Santa Fean and self-taught santero Carrillo, one of Shaw’s teachers, is no stranger to Spanish Market. He has participated since 1978 and has exhibited in Winter Spanish Market since its inception. During an interview at his studio, he estimated that he has, in one way or another, tutored nearly half of the santeros currently associated with Spanish Market.
At this year’s show, Carrillo plans to exhibit not only his signature pickup trucks but also a group of traditional retablos and a new series of Mimbresstyled santos painted in stark black and white. “Some of my Mimbres-inspired pieces will shock a few people, because my approach to iconography is so non-European— but so very New Mexican— and not Spanish colonial,” he said. “I’ve taken Mimbres figurative imagery and morphed them into traditional New Mexican saints.”
Carrillo described his process for San Raphael Archangel: “San Raphael is a warrior figure I took from a Mimbres pot, to which I added wings based on another Mimbres design, then added a fish from yet another Mimbres pot. So the image is a combination of three different traditional designs put together in a new way.” He occupies a booth this year with his daughter Estrella Carrillo, who creates miniature
retablos and, according to her father, is doing ramilletes— decorative floral garlands made by cutting folded paper. Apart from manning his booth, Carrillo is scheduled to sign copies of the just-published book Shoes for the Santo Niño by writer and poet Peggy Pond Church (1903-1986). Carrillo did the illustrations for the book— his first ever for a children’s book.
A relative newcomer to Spanish Market is designer and tinsmith Kevin Burgess de Chavez who, with Drew Coduti, runs BC Designs in Albuquerque. Their commissioned work includes chandeliers for the fine arts building at the state fairgrounds as well as lighting concepts for Scholes Hall at The University of New Mexico.
Born in Albuquerque, Burgess de Chavez has exhibited at Spanish Market since 2005. “I’ve been working with tin for the past 12 years. Prior to that I had been working with found objects. When I started using only tin, I wasn’t aware of anyone giving classes or willing to share knowledge,” he said. “Drew and I did research and found out that tinsmiths made their own tools. We then started making our own tools, collected others, and— through trial, error, and observation — developed our individual styles.”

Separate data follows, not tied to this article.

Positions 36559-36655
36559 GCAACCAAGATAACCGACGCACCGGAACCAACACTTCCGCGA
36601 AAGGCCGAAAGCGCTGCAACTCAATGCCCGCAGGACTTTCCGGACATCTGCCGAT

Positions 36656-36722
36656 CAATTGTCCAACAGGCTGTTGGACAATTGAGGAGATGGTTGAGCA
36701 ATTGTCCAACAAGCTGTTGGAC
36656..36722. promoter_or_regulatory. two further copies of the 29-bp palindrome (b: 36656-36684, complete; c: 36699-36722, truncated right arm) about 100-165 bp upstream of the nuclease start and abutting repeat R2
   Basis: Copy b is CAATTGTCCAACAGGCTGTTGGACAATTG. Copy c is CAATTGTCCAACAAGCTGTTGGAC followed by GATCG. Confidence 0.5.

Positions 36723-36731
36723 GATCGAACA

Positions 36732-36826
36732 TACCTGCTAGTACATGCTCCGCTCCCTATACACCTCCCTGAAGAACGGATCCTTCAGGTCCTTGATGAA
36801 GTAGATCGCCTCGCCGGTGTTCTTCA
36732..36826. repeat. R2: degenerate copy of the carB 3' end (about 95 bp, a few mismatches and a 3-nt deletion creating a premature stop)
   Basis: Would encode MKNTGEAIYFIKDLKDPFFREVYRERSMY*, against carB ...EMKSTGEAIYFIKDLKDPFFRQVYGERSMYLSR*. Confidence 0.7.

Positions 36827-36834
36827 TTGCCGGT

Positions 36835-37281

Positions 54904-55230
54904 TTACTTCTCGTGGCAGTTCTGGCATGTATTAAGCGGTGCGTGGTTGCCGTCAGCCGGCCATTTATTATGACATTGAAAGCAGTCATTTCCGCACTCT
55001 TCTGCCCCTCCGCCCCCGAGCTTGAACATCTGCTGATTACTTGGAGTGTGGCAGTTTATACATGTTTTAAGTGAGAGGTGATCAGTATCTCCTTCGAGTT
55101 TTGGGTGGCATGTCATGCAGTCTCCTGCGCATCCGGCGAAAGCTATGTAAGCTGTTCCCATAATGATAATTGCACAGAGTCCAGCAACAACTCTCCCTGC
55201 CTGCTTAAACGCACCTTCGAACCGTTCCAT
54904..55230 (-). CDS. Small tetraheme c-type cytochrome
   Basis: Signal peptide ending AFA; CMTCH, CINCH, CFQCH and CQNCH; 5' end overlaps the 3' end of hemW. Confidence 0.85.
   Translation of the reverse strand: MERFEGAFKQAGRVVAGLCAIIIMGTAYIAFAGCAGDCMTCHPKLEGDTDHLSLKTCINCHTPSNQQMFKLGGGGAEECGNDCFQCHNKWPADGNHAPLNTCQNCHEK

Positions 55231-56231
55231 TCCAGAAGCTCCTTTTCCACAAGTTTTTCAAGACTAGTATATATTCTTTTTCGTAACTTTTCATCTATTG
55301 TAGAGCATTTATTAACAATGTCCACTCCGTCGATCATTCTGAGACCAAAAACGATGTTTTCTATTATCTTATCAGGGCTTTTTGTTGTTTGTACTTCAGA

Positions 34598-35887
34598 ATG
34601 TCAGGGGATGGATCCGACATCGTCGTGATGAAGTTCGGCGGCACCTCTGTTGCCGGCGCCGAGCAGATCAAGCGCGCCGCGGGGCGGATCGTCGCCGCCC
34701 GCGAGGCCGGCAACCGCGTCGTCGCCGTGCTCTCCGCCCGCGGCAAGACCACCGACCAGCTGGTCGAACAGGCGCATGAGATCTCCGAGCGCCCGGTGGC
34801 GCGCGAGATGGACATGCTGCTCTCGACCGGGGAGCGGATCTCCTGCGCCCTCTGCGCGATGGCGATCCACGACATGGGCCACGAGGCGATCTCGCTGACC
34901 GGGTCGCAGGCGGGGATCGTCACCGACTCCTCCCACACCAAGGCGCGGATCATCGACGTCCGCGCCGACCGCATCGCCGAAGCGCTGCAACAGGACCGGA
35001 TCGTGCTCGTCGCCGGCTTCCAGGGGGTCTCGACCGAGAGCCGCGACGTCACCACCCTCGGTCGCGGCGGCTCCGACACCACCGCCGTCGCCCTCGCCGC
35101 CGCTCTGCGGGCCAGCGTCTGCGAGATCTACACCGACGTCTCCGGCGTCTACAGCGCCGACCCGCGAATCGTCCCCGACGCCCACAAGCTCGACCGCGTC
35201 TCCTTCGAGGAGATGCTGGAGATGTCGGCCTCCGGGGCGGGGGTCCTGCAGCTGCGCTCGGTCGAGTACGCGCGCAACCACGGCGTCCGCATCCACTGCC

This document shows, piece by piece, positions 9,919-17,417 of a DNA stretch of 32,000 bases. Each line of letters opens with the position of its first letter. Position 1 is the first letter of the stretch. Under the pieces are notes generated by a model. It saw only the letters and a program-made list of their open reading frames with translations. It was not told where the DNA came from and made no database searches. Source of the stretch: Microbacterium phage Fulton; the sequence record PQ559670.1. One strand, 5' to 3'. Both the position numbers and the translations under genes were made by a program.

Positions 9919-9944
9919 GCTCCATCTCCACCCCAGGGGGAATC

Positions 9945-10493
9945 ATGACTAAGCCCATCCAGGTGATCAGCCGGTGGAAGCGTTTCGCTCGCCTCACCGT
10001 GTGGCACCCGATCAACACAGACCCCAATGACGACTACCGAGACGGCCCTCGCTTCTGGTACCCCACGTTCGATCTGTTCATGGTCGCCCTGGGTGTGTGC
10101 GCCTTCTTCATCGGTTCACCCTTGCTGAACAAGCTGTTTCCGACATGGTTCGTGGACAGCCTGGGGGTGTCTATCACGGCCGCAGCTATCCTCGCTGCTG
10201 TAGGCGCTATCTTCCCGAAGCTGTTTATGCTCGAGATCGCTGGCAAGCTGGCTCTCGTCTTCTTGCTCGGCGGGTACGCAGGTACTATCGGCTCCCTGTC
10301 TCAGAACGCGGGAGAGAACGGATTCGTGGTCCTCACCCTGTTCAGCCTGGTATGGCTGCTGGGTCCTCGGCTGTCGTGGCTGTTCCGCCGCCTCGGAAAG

In 2008, Burgess de Chavez applied straw appliqué methods to his tinwork and won the Boeckman Award for New Directions at Spanish Market. “It was great to be acknowledged for trying something new,” he said. “I was concerned that the straw appliqué artists might be upset that I used their technique using metal instead of straw, but they were very supportive and happy for me.”
Burgess de Chavez also creates retablos, makes paper, sews, and knits while maintaining his interest in stained glass. His ancestry is as diverse as his art-making skills. “Although predominantly Hispanic, I am also Apache, Scot/Irish, French Creole, and Sephardic Jew, and I feel all these heritages influence my artwork,” he said.
Carrillo sums up perfectly whatWinter Spanish Market means to so many of his fellow artists, as well as to the city. “Winter market is truly about Santa Fe and Santa Feans,” he said. “It’s really not about revenue but about traditions. It’s more a family affair, it’s quieter than summer market, and there is a feeling of closeness among the artists.”
Diana Moya-Lujan: Tryptic of the Nativity and the Three Kings, straw appliqué, pine, wheat straw, native grasses, and dyed straw, 6.75 x 9 x 3 inches
Kevin Burgess de Chavez: tin, 16 x 10 inches
Moroccan Lamp, 2007,
Charles Carrillo: Holy Family, Three Kings, and Two Shepherds, 2009, lamp black and homemade gesso on panel, 14 x 25 inches